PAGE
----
Several factors have combined to make it unlikely that there can be enough advanced biofuels produced in the U.S. to meet the rising mandates for that category under the Renewable Fuel Standard (RFS), according to a Government Accountability Office (GAO) report.
While there are several advanced biofuels that are “technologically well understood,” GAO said exporters noted that of those currently being produced, “there is limited potential for increased production in the near term.” Plus, several factors will make it a challenge to boost the speed and volume of production. Given those factors, GAO said it “does not appear possible to meet the targets in the RFS for advanced biofuels under current market and regulatory conditions.”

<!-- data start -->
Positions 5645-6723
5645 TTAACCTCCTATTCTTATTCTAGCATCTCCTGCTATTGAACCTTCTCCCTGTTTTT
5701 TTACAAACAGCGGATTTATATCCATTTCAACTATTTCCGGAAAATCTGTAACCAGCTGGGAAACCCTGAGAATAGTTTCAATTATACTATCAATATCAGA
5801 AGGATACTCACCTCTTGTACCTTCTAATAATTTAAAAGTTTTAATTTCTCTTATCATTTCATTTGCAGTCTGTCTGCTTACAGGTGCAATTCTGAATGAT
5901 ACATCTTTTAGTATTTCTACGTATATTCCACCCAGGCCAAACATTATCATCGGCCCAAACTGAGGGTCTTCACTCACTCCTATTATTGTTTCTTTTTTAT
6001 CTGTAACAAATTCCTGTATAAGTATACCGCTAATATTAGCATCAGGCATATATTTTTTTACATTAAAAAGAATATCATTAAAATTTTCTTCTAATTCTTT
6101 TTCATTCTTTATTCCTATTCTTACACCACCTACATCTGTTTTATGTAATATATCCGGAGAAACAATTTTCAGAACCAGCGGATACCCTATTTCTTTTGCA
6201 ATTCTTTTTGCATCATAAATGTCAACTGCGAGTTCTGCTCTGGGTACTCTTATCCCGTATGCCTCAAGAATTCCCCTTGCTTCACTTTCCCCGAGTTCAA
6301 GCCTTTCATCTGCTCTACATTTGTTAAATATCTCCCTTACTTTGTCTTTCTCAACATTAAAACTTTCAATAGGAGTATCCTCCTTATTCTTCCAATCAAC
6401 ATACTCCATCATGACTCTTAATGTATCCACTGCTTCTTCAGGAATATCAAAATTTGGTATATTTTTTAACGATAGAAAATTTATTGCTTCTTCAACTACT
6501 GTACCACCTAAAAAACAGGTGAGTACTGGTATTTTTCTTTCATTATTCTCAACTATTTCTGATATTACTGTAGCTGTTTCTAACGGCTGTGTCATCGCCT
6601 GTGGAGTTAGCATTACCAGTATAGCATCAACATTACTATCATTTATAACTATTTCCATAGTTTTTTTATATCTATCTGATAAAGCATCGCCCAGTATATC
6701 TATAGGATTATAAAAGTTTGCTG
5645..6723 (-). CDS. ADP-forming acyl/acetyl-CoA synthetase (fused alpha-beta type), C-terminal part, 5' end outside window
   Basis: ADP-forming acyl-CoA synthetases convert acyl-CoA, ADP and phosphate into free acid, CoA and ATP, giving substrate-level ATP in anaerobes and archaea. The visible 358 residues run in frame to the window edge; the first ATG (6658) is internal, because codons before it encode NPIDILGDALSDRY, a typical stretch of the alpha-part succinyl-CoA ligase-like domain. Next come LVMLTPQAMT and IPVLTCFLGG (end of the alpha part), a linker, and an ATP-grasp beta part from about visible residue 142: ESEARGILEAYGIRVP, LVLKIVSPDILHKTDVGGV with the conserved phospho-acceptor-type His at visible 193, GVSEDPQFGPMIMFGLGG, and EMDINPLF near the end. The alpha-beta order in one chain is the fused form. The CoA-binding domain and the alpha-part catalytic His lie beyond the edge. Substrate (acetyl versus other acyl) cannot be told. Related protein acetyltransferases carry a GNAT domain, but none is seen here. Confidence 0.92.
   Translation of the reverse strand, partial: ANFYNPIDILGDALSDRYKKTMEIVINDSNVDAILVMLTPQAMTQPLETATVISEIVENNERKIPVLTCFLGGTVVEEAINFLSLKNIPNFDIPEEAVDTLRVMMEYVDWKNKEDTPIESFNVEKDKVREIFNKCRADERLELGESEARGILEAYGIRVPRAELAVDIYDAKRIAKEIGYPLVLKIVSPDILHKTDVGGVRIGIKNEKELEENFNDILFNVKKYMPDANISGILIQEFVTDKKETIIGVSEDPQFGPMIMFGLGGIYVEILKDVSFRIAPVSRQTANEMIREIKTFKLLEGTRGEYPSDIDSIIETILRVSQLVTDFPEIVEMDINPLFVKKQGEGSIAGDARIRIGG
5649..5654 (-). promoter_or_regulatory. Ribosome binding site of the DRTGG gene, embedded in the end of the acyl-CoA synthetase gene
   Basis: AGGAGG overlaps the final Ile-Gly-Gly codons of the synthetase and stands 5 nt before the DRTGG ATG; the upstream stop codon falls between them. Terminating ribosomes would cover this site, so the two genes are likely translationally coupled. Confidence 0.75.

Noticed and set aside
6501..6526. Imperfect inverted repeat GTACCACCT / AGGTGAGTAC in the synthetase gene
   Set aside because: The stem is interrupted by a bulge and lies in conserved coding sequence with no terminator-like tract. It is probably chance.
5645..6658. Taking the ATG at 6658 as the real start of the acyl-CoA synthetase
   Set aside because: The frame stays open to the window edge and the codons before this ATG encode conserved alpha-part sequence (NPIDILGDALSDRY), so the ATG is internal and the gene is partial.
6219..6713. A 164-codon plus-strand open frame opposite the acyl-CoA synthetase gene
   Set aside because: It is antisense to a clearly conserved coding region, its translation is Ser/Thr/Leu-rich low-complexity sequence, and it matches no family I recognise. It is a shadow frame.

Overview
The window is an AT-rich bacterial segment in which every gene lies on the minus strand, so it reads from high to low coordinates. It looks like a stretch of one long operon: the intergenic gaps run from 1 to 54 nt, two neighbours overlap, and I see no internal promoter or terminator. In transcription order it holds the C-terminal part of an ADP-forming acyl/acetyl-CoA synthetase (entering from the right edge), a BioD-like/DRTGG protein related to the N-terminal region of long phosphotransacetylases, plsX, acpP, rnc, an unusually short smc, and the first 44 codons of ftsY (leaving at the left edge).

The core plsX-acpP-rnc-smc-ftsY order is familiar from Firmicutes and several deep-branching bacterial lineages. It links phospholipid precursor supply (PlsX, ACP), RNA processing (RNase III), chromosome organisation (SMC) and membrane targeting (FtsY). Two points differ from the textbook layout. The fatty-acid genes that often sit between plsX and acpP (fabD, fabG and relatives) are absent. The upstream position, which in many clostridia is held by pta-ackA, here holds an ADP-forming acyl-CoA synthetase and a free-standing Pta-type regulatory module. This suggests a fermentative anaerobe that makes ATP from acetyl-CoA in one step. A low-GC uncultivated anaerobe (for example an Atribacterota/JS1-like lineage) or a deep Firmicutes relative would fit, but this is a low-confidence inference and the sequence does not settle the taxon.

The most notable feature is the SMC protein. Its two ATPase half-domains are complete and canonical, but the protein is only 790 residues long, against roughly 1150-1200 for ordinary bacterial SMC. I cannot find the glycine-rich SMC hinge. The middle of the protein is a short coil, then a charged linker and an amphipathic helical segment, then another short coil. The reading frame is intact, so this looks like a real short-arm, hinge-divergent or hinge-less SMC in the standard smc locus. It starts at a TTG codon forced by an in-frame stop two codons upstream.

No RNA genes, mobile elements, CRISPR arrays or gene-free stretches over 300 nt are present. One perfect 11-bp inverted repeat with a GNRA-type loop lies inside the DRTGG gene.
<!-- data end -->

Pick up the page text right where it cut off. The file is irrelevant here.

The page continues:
In 2015, GAO noted about 3.1 billion ethanol-equivalent gallons of advanced biofuels were produced, falling short of the statutory target of 5.5 billion gallons in the RFS for that year. By 2022, the advanced biofuels target increases to 21 billion gallons, so production would have to rapidly increase to meet this target.
One bright spot in the situation is biodiesel and renewable diesel, which typically fall under the category of biomass-based diesel in the RFS. They are “among the types of advanced biofuels that are technologically well understood, according to experts, and they are being produced in the largest volumes,” GAO said. In fact, GAO said biomass-based biodiesel “is the exception among the categories in that it exceeded its minimum of at least 1 billion gallons for 2015. In 2015, about 1.5 billion gallons of biodiesel were produced, according to EPA.”